Finally, historians have often treated racist violence in the Midwest as something of an aberration. However, in revealing the common nature of racist violence in Indiana, this investigation joins several recent studies [End Page 83] which have begun to establish the centrality of such violence in midwestern history.96 Pfeifer and I have identified a total of ninety white-on-black lynchings resulting in the deaths of 115 blacks between 1846 and 1943 in just Illinois, Indiana, Kansas, and Ohio, far more than the number attributed to the entire Middle West by historian W. Fitzhugh Brundage in 1997 when he wrote that in the “Midwest … 79 black victims died at the hands of mobs.”97 Others have identified antiblack lynchings in Iowa, Michigan, Minnesota, Nebraska, North Dakota, and Wisconsin, and will surely uncover more. Eventually, they will establish a much more accurate inventory of these incidents of racist violence so that a more comprehensive assessment of its role in the history of the Midwest can be established.98
If scholars have failed to see systemic racist violence in the Midwest, contemporary white southerners clearly recognized it. “What’s the matter out there?” teased Alabama’s Mobile Register after midwestern lynchings that came in rapid succession in 1877. “Here is another negro lynched in Ohio—and then, again, another in Illinois! Won’t those rebellious western men quit persecuting colored citizens?” Georgia’s Augusta Chronicle took a similar view after the Mount Vernon lynching: “It will not do for the North any longer to hold up its hands in horror over the disposition of the South to indulge in lynch law.”99 When Indiana vigilantes attacked some blacks in 1880, an Ohio newspaper ceded this point by recognizing that white nidwesterners paid little heed to antiblack movements within their own section but routinely condemned those in the South. While Midwesterners would fail to see the Indiana violence as racial terrorism, the Cincinnati Daily Gazette recognized that they would almost certainly see the southern variety through that lens: “South of the Ohio it would be known as the Ku Klux plan.”100
In August 1930, a mob lynched Thomas Shipp and Abram Smith in Marion, an incident captured on film by local photographer Lawrence Beitler, whose image quickly achieved lasting notoriety. “If you have seen only one picture of an American lynching,” scholar Ashraf Rushdy recently observed, “it is likely that it was the one that shows a man in the [Marion] mob pointing at the two bodies hanging from a maple tree in the courthouse square. It is difficult to think of a lynching photograph that has had a more influential life than that picture.” In emphasizing the impact of the Beitler photograph, Rushdy asserted that it has “become not only what the abc news program Compass called the ‘most famous photograph of America’s era of lynching’ but in fact, as historian James Madison says, ‘the generic [End Page 84] lynching photograph.’” He also added that a portion of the photograph was used for the cover illustration for the book, At the Hands of Persons Unknown, by Philip Dray, his 2002 popular history of antiblack lynching.101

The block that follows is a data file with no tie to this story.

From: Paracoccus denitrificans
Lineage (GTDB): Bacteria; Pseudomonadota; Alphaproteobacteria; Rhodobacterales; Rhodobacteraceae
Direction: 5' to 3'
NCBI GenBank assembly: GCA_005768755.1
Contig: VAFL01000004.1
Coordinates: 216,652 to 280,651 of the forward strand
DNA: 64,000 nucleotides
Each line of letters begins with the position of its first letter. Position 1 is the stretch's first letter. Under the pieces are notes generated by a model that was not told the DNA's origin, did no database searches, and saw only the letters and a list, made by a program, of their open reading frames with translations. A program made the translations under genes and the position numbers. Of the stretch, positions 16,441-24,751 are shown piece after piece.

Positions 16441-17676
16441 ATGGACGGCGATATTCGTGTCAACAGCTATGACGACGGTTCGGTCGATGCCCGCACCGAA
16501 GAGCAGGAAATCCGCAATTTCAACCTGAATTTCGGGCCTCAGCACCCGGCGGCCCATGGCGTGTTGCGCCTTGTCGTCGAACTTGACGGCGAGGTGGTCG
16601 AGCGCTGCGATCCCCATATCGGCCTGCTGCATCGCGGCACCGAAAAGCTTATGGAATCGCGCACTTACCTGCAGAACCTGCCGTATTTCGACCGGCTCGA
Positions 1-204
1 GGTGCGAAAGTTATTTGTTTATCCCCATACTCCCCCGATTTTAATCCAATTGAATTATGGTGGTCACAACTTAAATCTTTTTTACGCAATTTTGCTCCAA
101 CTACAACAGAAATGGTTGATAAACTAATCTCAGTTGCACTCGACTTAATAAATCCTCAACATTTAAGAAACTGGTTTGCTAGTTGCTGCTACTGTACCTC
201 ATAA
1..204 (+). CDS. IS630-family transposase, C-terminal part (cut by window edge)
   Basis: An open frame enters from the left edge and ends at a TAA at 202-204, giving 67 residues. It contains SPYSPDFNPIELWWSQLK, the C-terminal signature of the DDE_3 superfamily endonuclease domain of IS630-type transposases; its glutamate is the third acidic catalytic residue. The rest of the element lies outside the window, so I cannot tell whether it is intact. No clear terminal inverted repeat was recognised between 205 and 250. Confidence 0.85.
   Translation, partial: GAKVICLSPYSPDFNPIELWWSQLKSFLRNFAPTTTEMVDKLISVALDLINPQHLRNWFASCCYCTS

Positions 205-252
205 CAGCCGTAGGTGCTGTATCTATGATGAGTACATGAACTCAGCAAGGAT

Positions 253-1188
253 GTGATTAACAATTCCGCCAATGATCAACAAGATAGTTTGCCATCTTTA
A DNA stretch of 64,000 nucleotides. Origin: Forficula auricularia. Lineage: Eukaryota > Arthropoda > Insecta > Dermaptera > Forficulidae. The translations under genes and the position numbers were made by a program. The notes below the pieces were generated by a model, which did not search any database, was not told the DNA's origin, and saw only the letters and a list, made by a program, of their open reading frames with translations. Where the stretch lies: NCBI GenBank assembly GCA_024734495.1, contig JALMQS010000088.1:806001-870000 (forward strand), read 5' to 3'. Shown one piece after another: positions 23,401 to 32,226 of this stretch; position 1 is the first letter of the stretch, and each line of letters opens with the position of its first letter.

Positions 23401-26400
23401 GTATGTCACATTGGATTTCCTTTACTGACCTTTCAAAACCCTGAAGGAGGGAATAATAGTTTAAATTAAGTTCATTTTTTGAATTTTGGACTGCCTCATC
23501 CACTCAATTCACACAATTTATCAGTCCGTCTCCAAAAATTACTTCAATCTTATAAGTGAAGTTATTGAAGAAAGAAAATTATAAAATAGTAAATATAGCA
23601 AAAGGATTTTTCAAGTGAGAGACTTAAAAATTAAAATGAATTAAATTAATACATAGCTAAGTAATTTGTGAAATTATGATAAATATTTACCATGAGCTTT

Given that the Marion hanging has become the generic American lynching photograph, it should come as little surprise that it has also become the generic Indiana lynching story. Indeed, it was the subject of a gripping narrative of the terrible 1930 ordeal endured by the sole black survivor of the lynching, James Cameron, published in 1982 and entitled A Time of Terror. More recently, it provided the storyline for two more books, A Lynching in the Heartland (2001) and Our Town (2006) by Madison and the journalist Cynthia Carr, respectively.102
While the Marion lynching is an incident of tremendous significance to the history of race relations in Indiana and America, the usual focus on it obscures much. Because this focus portrays the Marion lynching as an aberration rather than as a dramatic, and perhaps final, episode in a long chain of lynchings, it does disguise the fact that racist violence was common in the history of the Hoosier State and played a central role in the enforcement of white supremacy.103 As a result, it effectively places the blame for racist violence and for the social order which it sustained upon a comparatively small group of white people in one town on one night, rather than upon all those who participated in the practice across the entire state over several generations.104
The focus on Marion also implies that this infamous incident was unusually brutal and for this reason merits the oversized attention that it has received. In fact, as brutal as it was, the Marion lynching was quite conventional and was certainly no more brutal than the fiery torture and hanging of the three blacks near Charlestown, the hanging of the four men and the quartering of the fifth in Mount Vernon, the hanging and burning in Terre Haute, or the double hanging in Rockport. Quite simply, the Marion lynching was an ordinary lynching made extraordinary by its immortalization in the photograph and its subsequent mass circulation. While some may find comfort in the suggestion that the Beitler photograph captured something unusually savage, the fact is that the image captured for all intents and purposes the savagery of lynching as it manifested itself in every town in Indiana and in America where such events occurred. [End Page 85]
Brent M. S. Campney is associate professor in the history department at the University of Texas—Rio Grande Valley (formerly the University of Texas–Pan American). He is the author of This is Not Dixie: Racist Violence in Kansas, 1861–1927 (Urbana: University of Illinois Press, forthcoming Sept. 2015) and has published articles in journals such as Western Historical Quarterly, American Nineteenth Century History, and Great Plains Quarterly.